Sermon: Warm Yourself by the Fires of Meditation


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Purpose: To help people see the joys of meditation

Warm Yourself by the Fires of Meditation

“You Were Made to Meditate” by David Mathis, started me on this sermon

Don Ruhl • Savage Street, Grants Pass, Oregon • March 6, In the year of our Lord, 2016

Scripture Reader and Reading: Mike Crisp – Psalm 1.1–3

Song Leader and Song Suggestions: Phil Joseph – Songs on the Bible


  1. I have been diagnosed with CFW: Camp Fire Withdrawal!
    1. Why do we like camp fires so much?
    2. What is so appealing about sitting around a fire at night while it is cold?
      1. How can you have a good time when you do not have
      2. your TV, electronic devices, your warm bed, a warm bathroom, et al?
  2. What do you do at a camp fire?
    1. You sit around and talk.
    2. You slow down.
    3. You enjoy the moment.
    4. You kick around ideas.
    5. You poke the fire.
    6. You move the wood in the fire.
    7. You stare at the fire.
    8. You move around the fire, because of the smoke.
    9. You look at the glowing faces of others at the fire.
    10. Your home does not distract you. Homes are like infants. Just when you think you have everything caught and there is peace, it demands attention.
  3. Do the same things at the camp fire of meditation.


  1. God Created You to Meditate
    1. What is this marvelous thing we do as humans?
    2. Yes, He wants us to hear what He says, but then
      1. He wants us to ponder it.
      2. Meditation is the power of the…pause.
        1. That makes campfires so enjoyable.
        2. You pause from the rush and demands of life.
      3. Power resides in a pause.
        1. I teach the LTC Bible readers to pause at punctuation.
        2. Comedians know the power of the pause.
          1. When you meditate,
          2. you use the power of the pause.
            1. You heard or read something, in this case, the word of God.
            2. Then you stopped reading and reflected what you read.
    3. No other creature on Earth contemplates truth the way we do.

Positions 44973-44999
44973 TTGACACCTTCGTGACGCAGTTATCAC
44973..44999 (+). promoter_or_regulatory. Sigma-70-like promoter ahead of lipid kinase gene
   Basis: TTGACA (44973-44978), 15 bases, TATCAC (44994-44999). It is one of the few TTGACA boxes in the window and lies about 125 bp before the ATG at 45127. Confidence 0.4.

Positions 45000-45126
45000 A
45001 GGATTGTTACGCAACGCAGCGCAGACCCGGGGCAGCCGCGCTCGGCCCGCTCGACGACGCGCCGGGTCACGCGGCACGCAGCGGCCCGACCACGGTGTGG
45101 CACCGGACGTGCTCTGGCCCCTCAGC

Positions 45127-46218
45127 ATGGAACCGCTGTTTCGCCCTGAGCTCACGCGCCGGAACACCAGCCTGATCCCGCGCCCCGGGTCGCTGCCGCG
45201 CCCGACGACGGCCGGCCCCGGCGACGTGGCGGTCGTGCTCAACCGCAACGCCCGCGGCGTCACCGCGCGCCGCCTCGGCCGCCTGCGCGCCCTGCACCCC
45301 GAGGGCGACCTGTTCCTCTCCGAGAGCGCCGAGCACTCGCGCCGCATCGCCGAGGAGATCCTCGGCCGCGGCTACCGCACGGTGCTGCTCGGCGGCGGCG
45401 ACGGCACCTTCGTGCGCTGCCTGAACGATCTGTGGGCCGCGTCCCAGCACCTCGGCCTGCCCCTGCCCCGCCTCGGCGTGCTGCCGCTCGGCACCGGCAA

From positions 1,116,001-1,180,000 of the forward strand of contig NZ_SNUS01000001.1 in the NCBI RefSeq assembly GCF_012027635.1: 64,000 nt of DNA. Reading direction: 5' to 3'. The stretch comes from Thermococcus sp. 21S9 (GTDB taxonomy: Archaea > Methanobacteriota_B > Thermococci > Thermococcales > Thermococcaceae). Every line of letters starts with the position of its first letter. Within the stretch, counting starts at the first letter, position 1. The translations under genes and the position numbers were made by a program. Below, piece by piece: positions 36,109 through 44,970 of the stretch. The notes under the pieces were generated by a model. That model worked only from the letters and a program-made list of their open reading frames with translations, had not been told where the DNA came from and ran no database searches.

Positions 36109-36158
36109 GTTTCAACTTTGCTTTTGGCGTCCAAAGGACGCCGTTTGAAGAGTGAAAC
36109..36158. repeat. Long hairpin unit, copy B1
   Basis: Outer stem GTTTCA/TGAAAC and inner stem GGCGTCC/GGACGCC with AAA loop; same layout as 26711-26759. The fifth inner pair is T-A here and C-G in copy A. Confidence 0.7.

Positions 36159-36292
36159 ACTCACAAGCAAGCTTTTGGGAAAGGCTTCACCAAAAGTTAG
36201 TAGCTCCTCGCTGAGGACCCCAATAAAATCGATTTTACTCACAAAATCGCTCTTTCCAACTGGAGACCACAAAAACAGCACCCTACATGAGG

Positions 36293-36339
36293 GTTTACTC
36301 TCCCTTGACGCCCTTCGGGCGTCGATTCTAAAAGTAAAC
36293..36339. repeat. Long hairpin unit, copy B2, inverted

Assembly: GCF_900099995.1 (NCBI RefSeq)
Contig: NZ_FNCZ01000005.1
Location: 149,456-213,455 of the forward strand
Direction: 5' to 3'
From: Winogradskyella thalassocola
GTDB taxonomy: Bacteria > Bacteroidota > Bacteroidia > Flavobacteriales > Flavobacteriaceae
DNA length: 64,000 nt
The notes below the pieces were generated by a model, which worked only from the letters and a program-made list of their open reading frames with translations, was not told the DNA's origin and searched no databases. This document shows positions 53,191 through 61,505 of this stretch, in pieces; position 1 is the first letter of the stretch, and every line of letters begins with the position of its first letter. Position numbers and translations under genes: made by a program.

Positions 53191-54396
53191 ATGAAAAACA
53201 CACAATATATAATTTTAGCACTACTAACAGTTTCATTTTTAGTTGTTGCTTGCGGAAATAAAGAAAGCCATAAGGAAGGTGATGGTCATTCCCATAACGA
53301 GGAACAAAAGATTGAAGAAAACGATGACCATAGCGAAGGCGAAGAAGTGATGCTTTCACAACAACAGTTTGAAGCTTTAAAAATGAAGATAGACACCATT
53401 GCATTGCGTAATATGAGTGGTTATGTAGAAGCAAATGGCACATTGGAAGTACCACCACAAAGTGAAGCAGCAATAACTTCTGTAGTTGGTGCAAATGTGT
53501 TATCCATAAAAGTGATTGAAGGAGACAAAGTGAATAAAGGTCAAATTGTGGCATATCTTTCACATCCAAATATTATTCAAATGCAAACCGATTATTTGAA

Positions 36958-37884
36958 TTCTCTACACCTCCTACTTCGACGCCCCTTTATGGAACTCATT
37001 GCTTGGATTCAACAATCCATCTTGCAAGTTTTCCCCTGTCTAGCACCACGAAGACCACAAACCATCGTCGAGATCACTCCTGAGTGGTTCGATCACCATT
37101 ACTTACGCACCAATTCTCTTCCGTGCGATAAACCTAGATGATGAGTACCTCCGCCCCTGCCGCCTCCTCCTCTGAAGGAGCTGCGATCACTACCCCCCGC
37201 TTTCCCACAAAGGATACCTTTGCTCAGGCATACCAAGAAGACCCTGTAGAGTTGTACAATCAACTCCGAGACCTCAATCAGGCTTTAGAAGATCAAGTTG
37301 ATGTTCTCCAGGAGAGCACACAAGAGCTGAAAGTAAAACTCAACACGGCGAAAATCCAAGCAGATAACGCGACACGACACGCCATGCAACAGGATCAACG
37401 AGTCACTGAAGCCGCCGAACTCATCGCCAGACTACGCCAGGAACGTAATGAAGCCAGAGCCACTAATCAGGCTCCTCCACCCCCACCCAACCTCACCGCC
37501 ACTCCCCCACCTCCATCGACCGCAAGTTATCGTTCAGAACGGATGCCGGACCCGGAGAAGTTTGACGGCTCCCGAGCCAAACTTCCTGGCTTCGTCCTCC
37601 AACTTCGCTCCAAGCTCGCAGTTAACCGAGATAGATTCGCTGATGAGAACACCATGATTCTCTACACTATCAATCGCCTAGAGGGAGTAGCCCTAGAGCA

1. We take a thought and let it go down into our innermost parts.
      2. We consider different ways of viewing it.
        1. Not only does reading the Bible accomplish this, but
        2. hearing the Bible preached or taught helps, or our songs.
    4. Here is the thing:
      1. Everyone meditates.
      2. However, not everyone meditates on the word of the Spirit.
        1. When you stop doing something and take a break,
        2. what enters your mind?
          1. Whatever it is, you are meditating on it.
          2. Where do your thoughts go the most?
          3. What is your default setting?
          4. What are you living toward?
    5. Second Corinthians 10 shows what Christians do with their thoughts,

      4 For the weapons of our warfare are not carnal but mighty in God for pulling down strongholds, 5 casting down arguments and every high thing that exalts itself against the knowledge of God, bringing every thought into captivity to the obedience of Christ (2Co 10.4–5).
  2. Fill Your Mind
    1. Several world religions use meditation for their own purposes.
      1. They use it to live longer.
      2. They use it to lower blood pressure.
      3. They use it to escape.
        1. They perform these things by emptying their minds,
        2. putting their minds into a dream-like state.
    2. James 1 shows
      1. that we want to empty our minds, then
      2. we also want to fill our minds,

        21 Therefore lay aside all filthiness and overflow of wickedness, and receive with meekness the implanted word, which is able to save your souls (Jam 1.21).

        1. We do not fill ourselves with our own ideas, but
        2. we get truth from outside ourselves and ponder it.
    3. Colossians 3 pictures meditation as the word living in us,

      16 Let the word of Christ dwell in you richly… (Col 3.16).

      1. You live in your house.
      2. What do you do there?
        1. You make it your own.
        2. You remove things.
        3. You move things.
        4. You bring in things.
          1. The word of Christ wants to dwell in us in the same way.
          2. When we meditate on His word,
            1. we let it arrange things to its liking.
            2. We stand aside and watch it work.
    4. Have you thought on why we suffer?
      1. Deuteronomy 8 reveals that one reason for suffering
      2. is that the Lord wants us to see something about life,

        3 “So He humbled you, allowed you to hunger, and fed you with manna which you did not know nor did your fathers know, that He might make you know that man shall not live by bread alone; but man lives by every word that proceeds from the mouth of the LORD” (Deu 8.3).

        1. How do you go about eating your food?
        2. You take one bite at a time and enjoy its taste.
          1. Take bites of the word and
          2. digest what it says.
  3. Meditate Without Ceasing
    1. Joshua 1 shows the Lord instructing or training Joshua
      1. to take over for Moses,
      2. leading a few million people from the wilderness into the Land of Canaan,

        7 “Only be strong and very courageous, that you may observe to do according to all the law which Moses My servant commanded you; do not turn from it to the right hand or to the left, that you may prosper wherever you go. 8 This Book of the Law shall not depart from your mouth, but you shall meditate in it day and night, that you may observe to do according to all that is written in it. For then you will make your way prosperous, and then you will have good success” (Jos 1.7–8).

        1. Joshua had to be more than familiar with the word.